Good old cuddly Partick Thistle, eh?

Accommodating to the last.

Some time back when Jags boss Alan Archibald spoke about what it means to be Thistle, ie not expecting certain decisions in certain games, he would have been hard pushed to image a scenario such as this weekend’s playing out.

The farcical situation around the Firhill side’s game against Hearts at Tynecastle spent as much time up in the air this weekend as a cross atlantic flight.

Five hours before kick-off the green light was given for the fixture to go ahead; hurrah!

Let’s be honest here. Such a scenario would ever have been allowed to unfold in the garbled manner it did had the opposition carried a little more clout - would Celtic or Rangers have hung around waiting on a definitive answer on whether or their opponents could fulfil a fixture date until the very last minute?

Would Brendan Rodgers have twiddled his thumbs the night before a game was due to take place planning around it going ahead/not going ahead? Don’t kid yourself.

Equally unimaginable is that there would not have been more pressure exerted on those higher up the chain to make a definitive decision.

Hearts do not come out of an embarrassing situation looking good, but neither do the SPFL.

The league needs all the positive PR is can get. Having one team scrapping around to get themselves ready in order to fulfil a fixture made them look as weak as Hearts looked silly.

That was compounded by their failure to insist on stepping in and making a decision.

When it became apparent on Friday that there was an issue with the safety certificate that was the hour to make a call.

And, for all those rushing to counter with the argument that Celtic postponed a league fixture - and against Thistle no less – in order to fulfil a duty at a glamour friendly in Ireland against Inter Milan last season for which they were significantly weighed in, that very same privilege can and does apply to teams throughout the league.

Furthermore, it was an issue that was put up for a vote with legislation passed through a democratic process.

It is a world away from casting doubt on an ability fulfil a fixture in the lead up to a game.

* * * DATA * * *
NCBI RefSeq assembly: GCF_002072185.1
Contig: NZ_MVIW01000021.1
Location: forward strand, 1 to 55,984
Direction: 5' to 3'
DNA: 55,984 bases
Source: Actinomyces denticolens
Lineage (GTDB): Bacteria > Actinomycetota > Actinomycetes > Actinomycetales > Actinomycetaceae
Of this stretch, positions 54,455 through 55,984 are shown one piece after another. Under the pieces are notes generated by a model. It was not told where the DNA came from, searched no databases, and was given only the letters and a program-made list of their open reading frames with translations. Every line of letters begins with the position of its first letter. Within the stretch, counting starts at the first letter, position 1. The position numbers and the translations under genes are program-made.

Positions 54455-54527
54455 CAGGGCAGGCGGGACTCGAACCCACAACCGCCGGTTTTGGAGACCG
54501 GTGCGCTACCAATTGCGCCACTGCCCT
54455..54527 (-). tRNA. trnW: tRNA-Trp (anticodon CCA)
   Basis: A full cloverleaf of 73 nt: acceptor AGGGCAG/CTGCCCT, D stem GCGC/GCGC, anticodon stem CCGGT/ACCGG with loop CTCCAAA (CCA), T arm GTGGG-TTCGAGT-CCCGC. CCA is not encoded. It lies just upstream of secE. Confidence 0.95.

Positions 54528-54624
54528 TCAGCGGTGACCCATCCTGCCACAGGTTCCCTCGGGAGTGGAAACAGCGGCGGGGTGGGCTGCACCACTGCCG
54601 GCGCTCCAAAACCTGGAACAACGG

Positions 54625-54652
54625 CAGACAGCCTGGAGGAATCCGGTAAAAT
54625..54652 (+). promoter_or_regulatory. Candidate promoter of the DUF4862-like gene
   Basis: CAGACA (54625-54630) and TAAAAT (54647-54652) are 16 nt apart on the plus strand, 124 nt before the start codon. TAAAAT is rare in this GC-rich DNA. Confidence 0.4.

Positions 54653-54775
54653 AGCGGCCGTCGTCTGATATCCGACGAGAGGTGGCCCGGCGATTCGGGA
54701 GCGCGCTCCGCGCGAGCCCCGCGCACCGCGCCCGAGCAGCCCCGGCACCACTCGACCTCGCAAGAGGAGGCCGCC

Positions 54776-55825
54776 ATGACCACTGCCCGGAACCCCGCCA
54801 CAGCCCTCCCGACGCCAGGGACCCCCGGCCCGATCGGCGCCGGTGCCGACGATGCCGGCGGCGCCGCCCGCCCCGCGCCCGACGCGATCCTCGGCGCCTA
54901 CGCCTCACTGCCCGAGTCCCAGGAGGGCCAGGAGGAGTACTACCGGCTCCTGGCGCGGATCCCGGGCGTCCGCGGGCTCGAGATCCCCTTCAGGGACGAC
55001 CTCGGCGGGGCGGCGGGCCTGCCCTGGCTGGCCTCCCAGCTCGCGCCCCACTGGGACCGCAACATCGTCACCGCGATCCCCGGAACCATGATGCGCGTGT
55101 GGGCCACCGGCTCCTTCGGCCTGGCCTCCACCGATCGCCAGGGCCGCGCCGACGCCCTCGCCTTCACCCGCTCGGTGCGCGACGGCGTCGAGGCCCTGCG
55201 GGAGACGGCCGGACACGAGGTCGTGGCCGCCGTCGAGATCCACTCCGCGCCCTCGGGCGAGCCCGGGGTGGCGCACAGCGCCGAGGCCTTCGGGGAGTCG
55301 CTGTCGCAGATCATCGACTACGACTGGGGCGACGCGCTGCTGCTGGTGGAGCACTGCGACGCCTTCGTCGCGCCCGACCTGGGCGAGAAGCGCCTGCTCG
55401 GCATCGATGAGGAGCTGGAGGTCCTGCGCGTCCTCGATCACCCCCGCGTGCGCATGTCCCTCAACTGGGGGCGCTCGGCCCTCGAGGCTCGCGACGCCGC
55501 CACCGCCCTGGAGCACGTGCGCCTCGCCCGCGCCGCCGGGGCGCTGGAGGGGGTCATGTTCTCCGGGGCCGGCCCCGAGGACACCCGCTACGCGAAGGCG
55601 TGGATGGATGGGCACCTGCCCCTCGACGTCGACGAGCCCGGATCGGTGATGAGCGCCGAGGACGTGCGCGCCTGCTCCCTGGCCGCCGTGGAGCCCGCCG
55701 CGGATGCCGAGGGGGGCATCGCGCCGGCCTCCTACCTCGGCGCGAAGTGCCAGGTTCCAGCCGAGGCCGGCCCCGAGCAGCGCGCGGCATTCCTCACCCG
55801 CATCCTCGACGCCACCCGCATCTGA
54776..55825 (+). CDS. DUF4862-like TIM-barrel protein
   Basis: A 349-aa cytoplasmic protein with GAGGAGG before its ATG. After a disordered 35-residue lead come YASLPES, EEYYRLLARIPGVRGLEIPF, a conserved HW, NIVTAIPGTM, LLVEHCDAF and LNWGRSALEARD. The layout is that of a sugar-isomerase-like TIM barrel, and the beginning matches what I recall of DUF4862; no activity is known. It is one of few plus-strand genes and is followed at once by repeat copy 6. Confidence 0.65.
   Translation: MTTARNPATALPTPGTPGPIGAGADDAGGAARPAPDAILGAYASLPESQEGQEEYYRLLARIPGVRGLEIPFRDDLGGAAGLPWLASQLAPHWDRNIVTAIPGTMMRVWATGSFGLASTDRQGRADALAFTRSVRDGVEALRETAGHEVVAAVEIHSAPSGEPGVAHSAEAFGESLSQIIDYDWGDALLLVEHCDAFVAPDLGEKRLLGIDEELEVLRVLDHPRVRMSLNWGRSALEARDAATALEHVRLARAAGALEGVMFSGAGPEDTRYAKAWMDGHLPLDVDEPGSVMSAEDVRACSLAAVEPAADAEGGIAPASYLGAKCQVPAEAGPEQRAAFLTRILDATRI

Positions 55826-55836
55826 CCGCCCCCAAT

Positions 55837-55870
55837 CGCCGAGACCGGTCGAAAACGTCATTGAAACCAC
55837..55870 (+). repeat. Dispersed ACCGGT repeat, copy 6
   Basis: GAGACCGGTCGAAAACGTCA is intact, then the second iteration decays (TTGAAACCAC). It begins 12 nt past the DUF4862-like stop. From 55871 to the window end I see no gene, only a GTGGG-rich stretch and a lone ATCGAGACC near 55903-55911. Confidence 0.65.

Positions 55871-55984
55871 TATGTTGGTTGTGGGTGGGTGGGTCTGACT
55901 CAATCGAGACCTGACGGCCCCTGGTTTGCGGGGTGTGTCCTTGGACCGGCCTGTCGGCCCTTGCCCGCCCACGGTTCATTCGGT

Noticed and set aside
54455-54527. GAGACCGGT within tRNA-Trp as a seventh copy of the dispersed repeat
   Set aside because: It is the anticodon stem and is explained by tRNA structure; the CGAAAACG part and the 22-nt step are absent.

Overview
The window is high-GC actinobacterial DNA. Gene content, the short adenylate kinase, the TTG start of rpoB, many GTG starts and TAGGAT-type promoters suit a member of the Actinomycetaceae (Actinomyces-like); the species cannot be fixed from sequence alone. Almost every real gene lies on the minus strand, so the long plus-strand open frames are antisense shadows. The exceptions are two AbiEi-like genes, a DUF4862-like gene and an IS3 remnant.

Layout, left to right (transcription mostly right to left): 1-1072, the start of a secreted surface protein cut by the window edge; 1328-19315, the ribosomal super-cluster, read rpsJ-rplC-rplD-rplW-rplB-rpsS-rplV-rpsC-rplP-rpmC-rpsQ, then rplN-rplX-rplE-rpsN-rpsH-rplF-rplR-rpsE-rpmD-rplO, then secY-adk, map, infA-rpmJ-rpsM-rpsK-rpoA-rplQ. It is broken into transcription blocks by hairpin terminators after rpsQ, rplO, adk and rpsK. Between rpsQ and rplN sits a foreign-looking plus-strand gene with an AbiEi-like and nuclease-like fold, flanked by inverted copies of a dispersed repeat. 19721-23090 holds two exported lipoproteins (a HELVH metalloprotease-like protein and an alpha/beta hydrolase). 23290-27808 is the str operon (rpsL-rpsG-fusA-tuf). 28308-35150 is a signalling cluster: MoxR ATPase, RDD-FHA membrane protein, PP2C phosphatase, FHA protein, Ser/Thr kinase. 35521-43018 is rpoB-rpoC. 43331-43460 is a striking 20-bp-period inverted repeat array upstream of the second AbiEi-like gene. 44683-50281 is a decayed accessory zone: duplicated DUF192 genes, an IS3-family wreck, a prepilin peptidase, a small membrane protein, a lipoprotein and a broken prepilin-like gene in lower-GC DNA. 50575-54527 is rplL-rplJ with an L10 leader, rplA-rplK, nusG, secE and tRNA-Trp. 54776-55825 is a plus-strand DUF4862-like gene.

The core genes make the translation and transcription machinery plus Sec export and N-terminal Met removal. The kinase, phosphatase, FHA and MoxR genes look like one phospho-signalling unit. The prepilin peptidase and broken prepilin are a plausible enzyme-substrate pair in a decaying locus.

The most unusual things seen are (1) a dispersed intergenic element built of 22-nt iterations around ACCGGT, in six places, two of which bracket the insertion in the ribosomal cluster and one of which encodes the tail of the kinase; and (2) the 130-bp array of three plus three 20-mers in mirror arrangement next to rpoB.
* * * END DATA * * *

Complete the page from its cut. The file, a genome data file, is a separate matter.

Hearts do not come out of the situation in any great light and nor do those who allowed them to dither over their ability to meet their commitment and in the process keeping all those involved in a game on edge until the immediate hours before kick-off.

There were suggestions in many that Hearts should have forfeited the points for the fiasco.

A more balanced approach and the application of some common sense could have been to make an early call and flip the fixture, with Thistle hosting the Tynecastle side in Glasgow.

The penalty of having to forfeit a home fixture and all that entails would have been the fairest and most simple way to address the issue rather than the humming and hawing that went on throughout the weekend.

If Hearts’ home arena was deigned to be unfit to meet the criteria expected then the only answer had to be to play the game elsewhere – with the call made as soon as it became apparent that there was an issue with the ground being ready to host a fixture.

Hearts’ decision to spend £13m to modernise their main stand is to be applauded and there is much than Anne Budge has done at the Edinburgh club that is progressive.

But they come out of this one with red faces all round.

Not only that but an intervention from the league to make the decision for them would have taken pressure off of both clubs.

Granted, the time of year we are heading into suggests teams across the board will be in a similar situation at various points with the vagaries of a Scottish winter set to exert its grip.

And yet, such circumstances are outwith the control of anyone and are difficult to countenance against. The situation at Tynecastle has been coming for weeks now and it seemed inevitable that there would be a race against time to have the facility ready for yesterday’s meeting.

A decision made would have removed any doubt over the game.

It was unfair on Partick Thistle and it would never have been allowed to happen to any other club in Glasgow.